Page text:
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Expectations of Service Level Expectations

7 March 2016
By David Conrad

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Recently, ICANN staff has been working to meet the community requirements related to establishing metrics for the performance of the "Post Transition IANA" as it processes root zone management requests. For those not following the development of the Service Level Expectations, the agreed upon principles for the monitoring, reporting, and assessment of these requests were:

  1. Attributable measures. Where practical, individual metrics should be reported attributing time taken to the party responsible. For example, time spent by IANA staff processing a change request should be accounted for distinctly from time spent waiting for customer action during a change request.
  2. Overall times. Notwithstanding the previous principle, there is value in overall metrics being reported to identify general trends associated with end-to-end processing times.
  3. Relevance. There should be a distinction between metrics that should be collected to support general analysis, versus which are the critical metrics that are considered important to set specific thresholds for judging breaches in ICANN's ability to provide an appropriate level of service.
  4. Clear definition. Each metric should be sufficiently defined such that there is a commonly held understanding on what is being measured, and how an automated approach would be implemented to measure against the standard.
  5. Definition of thresholds. The definition of specific thresholds for a performance criteria should be set based on analysis of actual data. This may require first the definition of a metric, a period of data collection, and later analysis by the community before defining the threshold.
  6. Review process. The service level expectations should be reviewed periodically, and adapted based on the revised expectations of the community and updates to the environment. They should be mutually agreed between the community and the IANA Functions Operator.
  7. Regular reporting. To the extent practical, metrics should be regularly reported in a near real-time fashion.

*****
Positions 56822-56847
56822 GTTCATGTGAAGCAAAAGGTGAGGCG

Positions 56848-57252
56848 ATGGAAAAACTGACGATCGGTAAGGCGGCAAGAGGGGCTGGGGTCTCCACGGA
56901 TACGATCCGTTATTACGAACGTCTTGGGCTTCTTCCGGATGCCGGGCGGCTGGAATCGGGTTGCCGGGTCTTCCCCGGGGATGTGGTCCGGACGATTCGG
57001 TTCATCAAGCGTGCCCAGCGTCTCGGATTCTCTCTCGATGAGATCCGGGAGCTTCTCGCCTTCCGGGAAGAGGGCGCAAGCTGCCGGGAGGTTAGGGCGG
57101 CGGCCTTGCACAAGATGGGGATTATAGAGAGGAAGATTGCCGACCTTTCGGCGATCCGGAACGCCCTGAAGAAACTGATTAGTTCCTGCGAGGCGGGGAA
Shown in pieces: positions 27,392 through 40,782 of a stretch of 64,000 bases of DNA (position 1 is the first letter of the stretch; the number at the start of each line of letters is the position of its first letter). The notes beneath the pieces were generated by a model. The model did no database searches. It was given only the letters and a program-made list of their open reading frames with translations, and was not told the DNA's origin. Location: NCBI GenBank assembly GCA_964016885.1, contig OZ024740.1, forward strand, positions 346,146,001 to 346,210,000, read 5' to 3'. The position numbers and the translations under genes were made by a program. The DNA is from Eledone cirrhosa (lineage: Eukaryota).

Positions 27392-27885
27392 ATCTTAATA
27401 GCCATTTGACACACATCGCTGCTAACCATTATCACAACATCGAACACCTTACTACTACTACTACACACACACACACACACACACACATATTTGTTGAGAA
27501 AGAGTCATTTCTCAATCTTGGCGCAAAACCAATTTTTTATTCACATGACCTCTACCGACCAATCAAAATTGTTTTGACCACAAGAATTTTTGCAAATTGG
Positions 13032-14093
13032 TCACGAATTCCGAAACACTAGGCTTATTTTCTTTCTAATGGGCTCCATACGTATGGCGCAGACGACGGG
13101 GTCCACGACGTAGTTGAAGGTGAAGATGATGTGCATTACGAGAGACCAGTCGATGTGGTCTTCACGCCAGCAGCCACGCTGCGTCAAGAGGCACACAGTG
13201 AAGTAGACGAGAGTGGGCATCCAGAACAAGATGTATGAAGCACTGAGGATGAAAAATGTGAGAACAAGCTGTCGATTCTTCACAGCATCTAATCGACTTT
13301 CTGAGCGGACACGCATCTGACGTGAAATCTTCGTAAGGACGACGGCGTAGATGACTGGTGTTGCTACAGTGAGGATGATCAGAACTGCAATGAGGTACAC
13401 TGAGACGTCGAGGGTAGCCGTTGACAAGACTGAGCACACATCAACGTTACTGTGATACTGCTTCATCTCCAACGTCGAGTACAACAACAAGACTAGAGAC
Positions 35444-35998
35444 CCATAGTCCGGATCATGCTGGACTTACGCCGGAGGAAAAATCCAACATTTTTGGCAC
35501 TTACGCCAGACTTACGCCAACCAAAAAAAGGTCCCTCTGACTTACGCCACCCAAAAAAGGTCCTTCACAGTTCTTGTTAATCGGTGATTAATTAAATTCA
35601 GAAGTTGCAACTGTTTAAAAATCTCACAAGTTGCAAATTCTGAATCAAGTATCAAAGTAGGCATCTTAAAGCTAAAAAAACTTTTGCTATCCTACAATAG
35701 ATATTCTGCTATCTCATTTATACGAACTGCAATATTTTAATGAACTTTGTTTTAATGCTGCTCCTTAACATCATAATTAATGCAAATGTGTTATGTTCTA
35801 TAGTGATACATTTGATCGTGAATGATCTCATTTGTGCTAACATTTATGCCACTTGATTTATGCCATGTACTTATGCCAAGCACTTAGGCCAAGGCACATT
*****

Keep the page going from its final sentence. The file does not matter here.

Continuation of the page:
As of 2 March, the necessary code changes to enable the collection of timing information for the Service Level Expectations have been in production. The next step may be to consider what we'll do with the data collected. In this post, we'll discuss how we got to where we are and what to expect going forward.

Background: Setting Measurement Requirements

A Cross-Community Working Group (CWG) Design Team, specifically ("DT-A"), was tasked with developing performance standards. DT-A developed a set of metrics to collect in order to assess the service levels provided by the IANA root zone management function. This development process included ICANN staff as subject matter experts who walked through the detailed root zone management process with the Design Team explaining how it works and discussing the implications of various proposed measurements. ICANN staff contributed our explanations of the typical processing flows, as well as sharing unusual cases that may make some measures more complicated than they may appear at first glance. While ICANN staff did not set the metrics, we did advise the Design Team when we thought certain measurements would be impossible to collect. The conclusion of this work is the Design Team's final report, which formed part of the CWG proposal.

Implementation: Adding New Measurement Capabilities to RZMS